This Is The First Flower Ever To Bloom In Space

Posted: Jan 17 2016, 10:54pm CST | by , Updated: Jan 17 2016, 11:15pm CST, in News | Latest Science News

This is the First Flower Ever to Bloom in Space
Credit: Scott Kelly

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NASA astronaut Scott Kelly shows the image of zinnia flower grown aboard ISS. This is the first time a flower has bloomed in outer space

A flower has bloomed in space for the first time ever.

NASA astronaut Scott Kelly (also a space station gardener) shared the images of first ever flower grown aboard International Space Station. And it’s a beautiful, bright orange and yellow colored zinnia.

“First ever flower grown in space makes its debut.” Kelly announced on Twitter.

Just one month ago, the situation was not looking good when the flower had mold on its leaves and buds. But first ever cosmic flower has finally bloomed and it has paved the way for growing more plants in outer space at microgravity conditions.

“I think we have gained a lot from this, and we are learning both more about plants and fluids and also how better to operate between ground and station. Regardless of final flowering outcome we will have gained a lot.” Dr. Gioia Massa, a member of NASA science team said in a statement.

Zinnia flower is grown on a plant growth facility called “Veggie” which was installed on space station back in 2014. The flower is just the second plant to be grown aboard ISS after red romaine lettuce. Astronomers choose zinnia flower as the next crop because of its unique characteristics.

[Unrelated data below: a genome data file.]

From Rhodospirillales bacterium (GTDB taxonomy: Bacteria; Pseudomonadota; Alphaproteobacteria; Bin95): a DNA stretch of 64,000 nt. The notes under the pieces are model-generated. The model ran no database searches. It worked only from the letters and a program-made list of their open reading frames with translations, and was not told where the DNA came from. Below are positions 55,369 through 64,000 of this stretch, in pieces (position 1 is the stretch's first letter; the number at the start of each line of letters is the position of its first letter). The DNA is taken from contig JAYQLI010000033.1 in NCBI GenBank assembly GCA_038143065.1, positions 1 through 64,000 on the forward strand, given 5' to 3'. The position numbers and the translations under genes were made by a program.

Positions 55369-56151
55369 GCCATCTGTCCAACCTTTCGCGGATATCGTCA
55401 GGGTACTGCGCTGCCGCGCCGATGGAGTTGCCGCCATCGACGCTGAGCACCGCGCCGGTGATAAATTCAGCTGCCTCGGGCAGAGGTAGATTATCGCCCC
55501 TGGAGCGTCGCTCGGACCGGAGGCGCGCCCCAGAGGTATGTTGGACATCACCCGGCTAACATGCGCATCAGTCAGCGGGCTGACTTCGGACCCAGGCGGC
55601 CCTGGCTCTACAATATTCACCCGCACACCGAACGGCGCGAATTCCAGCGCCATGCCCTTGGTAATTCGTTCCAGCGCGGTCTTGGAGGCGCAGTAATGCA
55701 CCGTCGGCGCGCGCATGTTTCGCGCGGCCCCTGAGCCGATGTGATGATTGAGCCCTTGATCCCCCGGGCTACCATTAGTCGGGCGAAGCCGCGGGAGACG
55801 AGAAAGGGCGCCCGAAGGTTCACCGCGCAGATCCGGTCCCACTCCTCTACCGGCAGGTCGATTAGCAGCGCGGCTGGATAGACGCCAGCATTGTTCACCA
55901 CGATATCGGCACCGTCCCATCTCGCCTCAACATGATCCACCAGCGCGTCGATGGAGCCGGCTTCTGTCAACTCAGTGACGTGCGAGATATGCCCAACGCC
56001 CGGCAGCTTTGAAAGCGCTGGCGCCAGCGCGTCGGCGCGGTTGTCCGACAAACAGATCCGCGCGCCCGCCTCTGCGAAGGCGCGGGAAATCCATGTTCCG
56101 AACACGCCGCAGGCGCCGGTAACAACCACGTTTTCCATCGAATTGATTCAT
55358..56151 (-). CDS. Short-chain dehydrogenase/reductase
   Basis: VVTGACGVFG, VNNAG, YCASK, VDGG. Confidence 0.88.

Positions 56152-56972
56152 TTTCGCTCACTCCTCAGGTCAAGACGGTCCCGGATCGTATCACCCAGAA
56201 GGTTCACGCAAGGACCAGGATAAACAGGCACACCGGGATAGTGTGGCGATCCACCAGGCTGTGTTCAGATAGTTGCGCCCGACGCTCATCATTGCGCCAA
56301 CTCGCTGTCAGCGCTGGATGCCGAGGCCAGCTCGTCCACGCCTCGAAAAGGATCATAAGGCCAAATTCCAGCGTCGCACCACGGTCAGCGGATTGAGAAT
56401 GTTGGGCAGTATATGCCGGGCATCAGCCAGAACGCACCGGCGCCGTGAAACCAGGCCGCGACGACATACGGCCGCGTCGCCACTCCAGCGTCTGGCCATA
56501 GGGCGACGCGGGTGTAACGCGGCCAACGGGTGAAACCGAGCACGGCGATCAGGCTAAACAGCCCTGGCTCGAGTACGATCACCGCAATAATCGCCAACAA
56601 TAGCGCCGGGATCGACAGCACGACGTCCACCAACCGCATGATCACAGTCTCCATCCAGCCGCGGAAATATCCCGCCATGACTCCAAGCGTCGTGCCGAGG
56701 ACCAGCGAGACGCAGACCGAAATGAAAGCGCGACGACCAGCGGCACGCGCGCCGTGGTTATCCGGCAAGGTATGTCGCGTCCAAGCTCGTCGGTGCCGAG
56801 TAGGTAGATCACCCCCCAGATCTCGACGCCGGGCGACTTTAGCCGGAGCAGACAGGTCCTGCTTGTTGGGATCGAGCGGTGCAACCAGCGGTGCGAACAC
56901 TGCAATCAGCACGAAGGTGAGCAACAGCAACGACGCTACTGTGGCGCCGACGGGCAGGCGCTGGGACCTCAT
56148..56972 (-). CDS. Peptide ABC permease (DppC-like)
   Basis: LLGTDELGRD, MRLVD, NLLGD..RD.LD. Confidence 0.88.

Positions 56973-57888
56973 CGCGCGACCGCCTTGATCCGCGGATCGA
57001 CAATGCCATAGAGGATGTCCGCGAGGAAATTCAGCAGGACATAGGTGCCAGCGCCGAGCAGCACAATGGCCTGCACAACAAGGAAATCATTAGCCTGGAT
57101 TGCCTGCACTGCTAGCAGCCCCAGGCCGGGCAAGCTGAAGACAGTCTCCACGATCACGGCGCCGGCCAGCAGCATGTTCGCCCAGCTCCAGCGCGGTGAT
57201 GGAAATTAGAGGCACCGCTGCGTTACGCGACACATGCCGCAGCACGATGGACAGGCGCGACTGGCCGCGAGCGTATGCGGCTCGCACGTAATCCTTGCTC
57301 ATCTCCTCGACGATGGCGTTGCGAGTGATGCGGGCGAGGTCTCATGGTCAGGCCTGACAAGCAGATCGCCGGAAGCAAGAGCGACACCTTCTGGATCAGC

“The zinnia plant is very different from lettuce,” said Trent Smith, Veggie project manager. “It is more sensitive to environmental parameters and light characteristics. It has a longer growth duration between 60 and 80 days. Thus, it is a more difficult plant to grow, and allowing it to flower, along with the longer growth duration, makes it a good precursor to a tomato plant.

The batch of zinnia flower was activated in mid-November last year. Just two weeks into their growth period, flowers were found covered in mold since the water was leaking in the container. But eventually astronomers sorted out the problem. The issues faced by zinnias aboard ISS offered multitude of learning opportunities for scientists.

“All these things are so rich in information, my head kind of spins to think about what to focus on,” said Smith. “This is perfect. This is really getting us down the road for other crops.”

In the future, scientists are planning to grow tomato plant and the experiment is expected to take place in 2018.

A photo posted by NASA (@nasa) on

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Hira Bashir covers daily affairs around the world.




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